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Colección:
La Educación
Número: (114) I
Año: 1993

Brazilian Educational Reforms and Decentralization

Despite the fact that education has long been recognized as a priority area in plans for the modernization of Brazilian society, Brazil is no exception in the Latin American struggle to provide education for all its citizens. Although 90 percent of the school-aged population has access to education, educational attainment is considered to be low.

Following the Latin American pattern, Brazilian education has a long history of educational reforms; all of which have attempted to change previous educational models in order to reach efficiency and effectiveness within the sector. Such reforms have been designed predominantly to increase educational opportunities for those from the lower income classes, as well as to improve efficiency and effectiveness of schooling.

The first Brazilian ten-year plan for education was formulated in 1967, and it brought about a massive expansion of enrollments, especially in private secondary and higher education. Investment in education rose considerably through 1973, but in real terms it had been steadily declining since that period. The reduction in spending occurred in spite of the fact that the 1971 Education Law extended the length of compulsory schooling from four to eight years. However, in the Brazilian case, any discussion of economic growth and educational expansion has to be viewed against the background of enormous regional and social disparities. There are marked and striking differences between urban and rural areas as well as between regions of the country (Ribeiro, 1990).

Although figures from Grosh’s study (1990) show that Brazil is among those three countries in the region (Brazil, Bolivia and Costa Rica) that have increased efficiency in education in the last decade, problems of equity of educational opportunities and quality within the Brazilian regions are far from being solved. The mean education of the Brazilian population is 4.5 years of schooling, and 60 percent of the population have completed four years or less of schooling. Access to primary school is close to universal in Brazil today; but repetition and dropout rates are among the worst in Latin America, and two-thirds of the children do not complete the primary school cycle.5 Conditions are worse in some areas of the country, especially in the Northeast and Northern regions.  On several occasions, and in different forms, centralization and excessive bureaucracy have been blamed for the education system’s weak performance.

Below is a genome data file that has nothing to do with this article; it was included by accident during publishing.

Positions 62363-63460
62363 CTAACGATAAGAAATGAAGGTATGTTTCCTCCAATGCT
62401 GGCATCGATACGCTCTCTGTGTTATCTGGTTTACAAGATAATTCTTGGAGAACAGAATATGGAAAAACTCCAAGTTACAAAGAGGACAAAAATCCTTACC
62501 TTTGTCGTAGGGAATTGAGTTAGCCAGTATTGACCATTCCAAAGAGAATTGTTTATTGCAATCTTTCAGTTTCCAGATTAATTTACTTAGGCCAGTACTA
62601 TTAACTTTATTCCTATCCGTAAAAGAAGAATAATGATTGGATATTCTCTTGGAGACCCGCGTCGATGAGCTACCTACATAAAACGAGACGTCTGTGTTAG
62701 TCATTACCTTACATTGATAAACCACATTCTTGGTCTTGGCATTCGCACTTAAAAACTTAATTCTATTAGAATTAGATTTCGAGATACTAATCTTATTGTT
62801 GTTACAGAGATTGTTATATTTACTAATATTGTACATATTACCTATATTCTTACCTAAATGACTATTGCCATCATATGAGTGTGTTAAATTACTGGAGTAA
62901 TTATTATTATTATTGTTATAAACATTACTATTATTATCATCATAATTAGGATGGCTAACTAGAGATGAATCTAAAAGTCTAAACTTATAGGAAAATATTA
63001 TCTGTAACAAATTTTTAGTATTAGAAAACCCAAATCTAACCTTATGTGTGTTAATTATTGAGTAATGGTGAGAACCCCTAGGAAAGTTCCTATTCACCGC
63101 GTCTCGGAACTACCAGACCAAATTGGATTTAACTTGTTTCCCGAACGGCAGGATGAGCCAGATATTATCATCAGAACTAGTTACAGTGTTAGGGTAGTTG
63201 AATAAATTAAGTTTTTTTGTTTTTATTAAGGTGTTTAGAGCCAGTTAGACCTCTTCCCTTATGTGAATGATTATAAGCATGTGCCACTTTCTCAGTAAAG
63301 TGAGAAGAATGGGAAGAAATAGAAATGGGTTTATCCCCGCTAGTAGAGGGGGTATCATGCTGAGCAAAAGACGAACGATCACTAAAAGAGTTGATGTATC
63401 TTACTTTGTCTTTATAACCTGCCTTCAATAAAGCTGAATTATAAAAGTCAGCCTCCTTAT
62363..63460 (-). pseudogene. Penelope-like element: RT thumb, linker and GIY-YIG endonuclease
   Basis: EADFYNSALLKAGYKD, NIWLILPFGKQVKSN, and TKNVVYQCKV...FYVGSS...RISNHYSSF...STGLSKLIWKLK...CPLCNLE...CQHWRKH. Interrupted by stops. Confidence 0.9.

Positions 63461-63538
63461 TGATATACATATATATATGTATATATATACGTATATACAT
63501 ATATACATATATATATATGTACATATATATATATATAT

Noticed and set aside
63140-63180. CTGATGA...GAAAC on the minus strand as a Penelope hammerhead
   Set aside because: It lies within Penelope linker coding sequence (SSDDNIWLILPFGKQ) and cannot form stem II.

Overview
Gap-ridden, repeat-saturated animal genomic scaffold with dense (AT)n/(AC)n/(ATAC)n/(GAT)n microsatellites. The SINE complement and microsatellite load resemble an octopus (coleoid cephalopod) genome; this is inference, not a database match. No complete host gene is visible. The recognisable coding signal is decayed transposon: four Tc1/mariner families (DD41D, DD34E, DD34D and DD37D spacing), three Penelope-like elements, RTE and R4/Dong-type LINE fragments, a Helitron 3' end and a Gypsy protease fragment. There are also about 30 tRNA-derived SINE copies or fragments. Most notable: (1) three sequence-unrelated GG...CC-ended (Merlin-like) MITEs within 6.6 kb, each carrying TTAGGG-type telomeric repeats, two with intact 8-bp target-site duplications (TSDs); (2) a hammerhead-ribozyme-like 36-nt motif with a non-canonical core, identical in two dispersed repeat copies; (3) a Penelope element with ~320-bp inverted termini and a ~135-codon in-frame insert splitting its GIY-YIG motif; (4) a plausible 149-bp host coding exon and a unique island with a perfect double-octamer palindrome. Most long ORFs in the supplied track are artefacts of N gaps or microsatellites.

Frequent debates concerning educational reforms regarding decentralization of the education system have taken place among liberal and conservative groups, not only among educators, but also among representatives of the whole society. The strong centralization defended and applied by the military governments was (and still is) viewed as a form of obstructing local initiatives and improving mass education, as well as a form of weakening its power as a tool for individual and social development. The military period was marked by economic and technological development. For almost three decades (between 1960 and 1987), the Brazilian average annual growth rate was an impressive 6.6 percent (The World Development Report, 1991). The so-called “miracle years,” which coincided with the military dictatorship, were preceded and accompanied by economic reforms. The economic stability resulted, as expected, in an expansion of educational opportunities. Nevertheless, expansion of educational opportunities was not followed by administrative measures to guarantee the quality of educational services. A decrease in quality is particularly noted as a result of a lack of freedom to debate educational and social issues. This democratic practice was forbidden during the military regime. For many educators who were without freedom of expression and lacked financial support, the quality of education provided was expected to decrease. However, Cunha (1988) says that, in actuality, the impoverishment of the elementary and secondary education in Brazil was not necessarily caused by the type of process initiated during the military regime, but was considerably accelerated during that time due to economic policies implemented by the militaries. On the other hand, based on the high rate of enrollment expressed in Brazilian educational figures, Paul Singer (1988) contradicts the idea of the so-called crisis in the Brazilian education. According to Singer, never in Brazil have so many students attended school. However, in spite of the high rate of enrollments, in 1989 there were about 7.5 million students out of school in the 7-14 age population group, and the system’s internal efficiency was, and still is, low according to educational developmental indicators.

In Defense of the Brazilian Public Schools